Ant queens: April 2011 Archives

What species of ant is this? It's a large species of ant that ive only seen a handful of times where i live in southern california. Theres a berry from a juniper next to the ant which makes it a little easier to understand how big it is.


Dear Anthony,

Thank you for contacting AntBlog. Since you live in California, we asked Dr. Phil Ward, who is the curator for the AntWeb California Ants page to identify your ant. Here is what he had to say:

"This is an ant in the genus Camponotus, possibly Camponotus sansabeanus or C. semitestaceus (both common species in the drier parts of southern California). This individual is a dealate (or de-winged) queen. It is likely that she recently engaged in a mating flight, after which she dispersed some distance, landed on the ground, and discarded her wings. Unencumbered by wings she would now be searching for a nest site--under a stone or log, or directly in the soil--to start a new colony.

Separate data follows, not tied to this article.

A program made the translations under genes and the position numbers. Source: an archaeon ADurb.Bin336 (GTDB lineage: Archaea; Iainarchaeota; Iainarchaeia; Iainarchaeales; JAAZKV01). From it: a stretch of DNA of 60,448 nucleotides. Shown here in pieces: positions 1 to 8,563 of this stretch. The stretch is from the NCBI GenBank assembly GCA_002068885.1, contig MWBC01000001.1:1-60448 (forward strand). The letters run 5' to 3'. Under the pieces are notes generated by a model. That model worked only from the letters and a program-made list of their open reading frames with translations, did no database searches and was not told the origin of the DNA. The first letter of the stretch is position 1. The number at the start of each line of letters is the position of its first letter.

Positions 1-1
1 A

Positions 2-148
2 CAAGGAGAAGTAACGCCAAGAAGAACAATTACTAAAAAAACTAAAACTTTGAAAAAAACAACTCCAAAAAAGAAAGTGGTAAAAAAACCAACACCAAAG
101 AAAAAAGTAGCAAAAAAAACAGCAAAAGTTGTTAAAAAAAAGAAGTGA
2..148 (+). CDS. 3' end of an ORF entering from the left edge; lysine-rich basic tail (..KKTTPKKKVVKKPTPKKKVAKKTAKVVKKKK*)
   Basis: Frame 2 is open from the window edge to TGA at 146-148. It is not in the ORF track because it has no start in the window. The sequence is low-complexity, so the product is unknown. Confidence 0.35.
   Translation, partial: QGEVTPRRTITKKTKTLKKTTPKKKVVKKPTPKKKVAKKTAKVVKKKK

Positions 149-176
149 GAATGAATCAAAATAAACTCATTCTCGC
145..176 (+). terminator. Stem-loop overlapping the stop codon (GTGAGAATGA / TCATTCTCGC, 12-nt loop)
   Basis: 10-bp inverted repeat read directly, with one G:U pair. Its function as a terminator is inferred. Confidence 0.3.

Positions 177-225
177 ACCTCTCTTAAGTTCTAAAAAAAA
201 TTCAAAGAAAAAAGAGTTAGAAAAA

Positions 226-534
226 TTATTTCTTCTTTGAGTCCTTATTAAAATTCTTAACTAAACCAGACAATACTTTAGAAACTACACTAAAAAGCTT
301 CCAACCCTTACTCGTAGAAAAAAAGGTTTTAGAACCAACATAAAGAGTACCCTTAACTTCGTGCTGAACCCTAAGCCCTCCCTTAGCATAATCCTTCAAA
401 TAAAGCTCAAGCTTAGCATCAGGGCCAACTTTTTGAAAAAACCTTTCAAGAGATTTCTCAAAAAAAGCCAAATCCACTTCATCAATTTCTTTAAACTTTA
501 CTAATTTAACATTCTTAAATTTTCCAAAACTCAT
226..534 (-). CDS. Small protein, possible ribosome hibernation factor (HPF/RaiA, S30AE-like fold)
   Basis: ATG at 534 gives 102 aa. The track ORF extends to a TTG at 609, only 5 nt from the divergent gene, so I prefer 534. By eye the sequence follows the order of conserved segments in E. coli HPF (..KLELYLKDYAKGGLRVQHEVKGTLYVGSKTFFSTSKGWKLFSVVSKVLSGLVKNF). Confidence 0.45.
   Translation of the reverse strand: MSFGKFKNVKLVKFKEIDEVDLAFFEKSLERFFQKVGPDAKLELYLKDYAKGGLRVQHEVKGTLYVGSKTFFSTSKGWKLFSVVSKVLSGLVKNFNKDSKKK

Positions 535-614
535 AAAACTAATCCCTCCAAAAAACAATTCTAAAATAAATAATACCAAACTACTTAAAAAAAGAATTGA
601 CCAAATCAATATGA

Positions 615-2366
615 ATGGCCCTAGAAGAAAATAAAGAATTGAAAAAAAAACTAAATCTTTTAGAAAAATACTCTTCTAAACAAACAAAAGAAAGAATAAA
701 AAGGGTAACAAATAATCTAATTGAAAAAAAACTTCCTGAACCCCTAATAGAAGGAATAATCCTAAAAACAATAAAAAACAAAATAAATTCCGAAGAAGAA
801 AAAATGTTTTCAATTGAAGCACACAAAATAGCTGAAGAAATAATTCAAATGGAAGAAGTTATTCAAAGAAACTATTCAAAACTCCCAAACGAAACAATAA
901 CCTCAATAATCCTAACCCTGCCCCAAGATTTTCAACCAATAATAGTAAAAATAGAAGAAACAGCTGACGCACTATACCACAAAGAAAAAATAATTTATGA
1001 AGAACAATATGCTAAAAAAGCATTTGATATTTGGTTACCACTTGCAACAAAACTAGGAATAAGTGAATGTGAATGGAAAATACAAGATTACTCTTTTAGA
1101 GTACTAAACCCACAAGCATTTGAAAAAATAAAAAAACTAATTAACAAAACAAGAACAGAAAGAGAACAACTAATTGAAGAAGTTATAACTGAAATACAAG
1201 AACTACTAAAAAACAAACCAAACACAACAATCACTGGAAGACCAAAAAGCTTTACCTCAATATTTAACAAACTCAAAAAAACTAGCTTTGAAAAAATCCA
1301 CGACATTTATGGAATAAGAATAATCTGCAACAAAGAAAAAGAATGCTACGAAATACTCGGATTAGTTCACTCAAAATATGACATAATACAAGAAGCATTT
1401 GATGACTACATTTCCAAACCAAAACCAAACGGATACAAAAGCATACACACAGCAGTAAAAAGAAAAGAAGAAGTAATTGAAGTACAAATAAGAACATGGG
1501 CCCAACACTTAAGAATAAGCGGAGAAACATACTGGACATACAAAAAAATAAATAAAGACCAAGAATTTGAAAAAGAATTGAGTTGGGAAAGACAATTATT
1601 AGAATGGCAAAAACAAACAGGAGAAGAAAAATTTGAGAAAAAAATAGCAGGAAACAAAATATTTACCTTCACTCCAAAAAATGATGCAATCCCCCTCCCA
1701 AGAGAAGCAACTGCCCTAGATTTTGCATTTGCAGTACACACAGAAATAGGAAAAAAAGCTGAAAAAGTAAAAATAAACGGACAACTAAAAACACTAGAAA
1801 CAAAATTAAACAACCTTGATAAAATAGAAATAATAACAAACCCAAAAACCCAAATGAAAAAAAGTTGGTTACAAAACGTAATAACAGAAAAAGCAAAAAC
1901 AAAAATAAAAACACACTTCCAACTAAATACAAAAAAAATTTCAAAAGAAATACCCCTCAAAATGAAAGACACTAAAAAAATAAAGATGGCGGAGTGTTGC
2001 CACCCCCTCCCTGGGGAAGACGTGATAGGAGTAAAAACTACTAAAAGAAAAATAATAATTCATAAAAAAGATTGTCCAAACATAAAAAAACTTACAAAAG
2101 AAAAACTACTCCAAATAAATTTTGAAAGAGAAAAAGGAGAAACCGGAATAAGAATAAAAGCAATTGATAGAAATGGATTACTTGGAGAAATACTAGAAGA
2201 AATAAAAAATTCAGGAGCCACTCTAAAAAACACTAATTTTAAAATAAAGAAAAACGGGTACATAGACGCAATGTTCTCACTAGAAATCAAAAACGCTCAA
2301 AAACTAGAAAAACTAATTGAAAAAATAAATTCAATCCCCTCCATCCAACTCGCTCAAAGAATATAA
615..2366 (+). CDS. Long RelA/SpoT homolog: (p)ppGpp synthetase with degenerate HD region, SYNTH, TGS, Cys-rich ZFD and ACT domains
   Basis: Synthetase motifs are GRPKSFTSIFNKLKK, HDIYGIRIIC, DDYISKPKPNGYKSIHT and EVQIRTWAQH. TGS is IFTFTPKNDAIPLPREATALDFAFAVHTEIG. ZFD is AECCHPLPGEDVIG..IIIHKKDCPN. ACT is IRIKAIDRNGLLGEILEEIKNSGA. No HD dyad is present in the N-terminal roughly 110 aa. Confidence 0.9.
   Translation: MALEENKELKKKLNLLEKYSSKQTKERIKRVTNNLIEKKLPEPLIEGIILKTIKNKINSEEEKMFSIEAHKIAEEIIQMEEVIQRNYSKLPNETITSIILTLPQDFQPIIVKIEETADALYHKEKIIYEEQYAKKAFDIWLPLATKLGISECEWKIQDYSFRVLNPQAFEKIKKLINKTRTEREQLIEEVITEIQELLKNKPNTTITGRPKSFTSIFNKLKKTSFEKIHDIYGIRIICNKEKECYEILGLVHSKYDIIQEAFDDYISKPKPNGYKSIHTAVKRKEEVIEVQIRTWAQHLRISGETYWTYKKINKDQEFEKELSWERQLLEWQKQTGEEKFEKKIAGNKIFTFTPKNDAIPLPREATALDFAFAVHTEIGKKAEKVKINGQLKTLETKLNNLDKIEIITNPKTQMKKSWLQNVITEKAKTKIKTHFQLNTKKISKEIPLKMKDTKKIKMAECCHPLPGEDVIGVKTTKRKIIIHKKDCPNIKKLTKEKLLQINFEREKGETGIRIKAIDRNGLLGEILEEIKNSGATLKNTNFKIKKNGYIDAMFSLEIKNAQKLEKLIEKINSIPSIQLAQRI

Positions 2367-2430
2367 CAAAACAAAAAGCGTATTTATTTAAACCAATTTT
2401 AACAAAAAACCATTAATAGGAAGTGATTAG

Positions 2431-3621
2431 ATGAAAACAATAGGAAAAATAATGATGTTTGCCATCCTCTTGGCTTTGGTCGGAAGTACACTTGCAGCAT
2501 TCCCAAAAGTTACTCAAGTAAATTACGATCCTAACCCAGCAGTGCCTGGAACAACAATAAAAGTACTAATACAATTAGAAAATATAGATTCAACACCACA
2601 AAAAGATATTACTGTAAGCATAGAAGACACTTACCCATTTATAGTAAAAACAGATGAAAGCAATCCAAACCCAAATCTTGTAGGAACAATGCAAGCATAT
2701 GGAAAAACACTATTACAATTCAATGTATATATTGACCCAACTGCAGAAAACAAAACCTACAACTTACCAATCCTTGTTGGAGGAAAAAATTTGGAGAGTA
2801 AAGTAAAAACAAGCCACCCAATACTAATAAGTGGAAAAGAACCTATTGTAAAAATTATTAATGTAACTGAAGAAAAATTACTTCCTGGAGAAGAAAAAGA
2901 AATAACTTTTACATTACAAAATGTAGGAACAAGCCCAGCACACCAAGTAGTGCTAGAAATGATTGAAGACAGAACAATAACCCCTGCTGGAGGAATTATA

This method of independent colony foundation by a single queen is common in ants (you can read more about this here). In the case of Camponotus the queen sequesters herself in a cavity and begins to lay eggs. When these eggs hatch the queen feeds the larvae with regurgitated liquid food derived from the breakdown of her flight muscles. The larvae develop on this rather meager diet, eventually pupating and finally emerging as tiny adult workers, who open up the nest and begin to forage for food externally. Now the colony starts to acquire food resources from outside the nest cavity and it has the potential to grow rapidly. If it is successful (many incipient colonies fail) then in several years the colony will reach sufficient size to produce new sexual forms (queens and males) and the cycle continues."

You can also read several related posts here, here, and here.

Phil Ward (guest expert), Corrie Moreau, & the AntAsk Team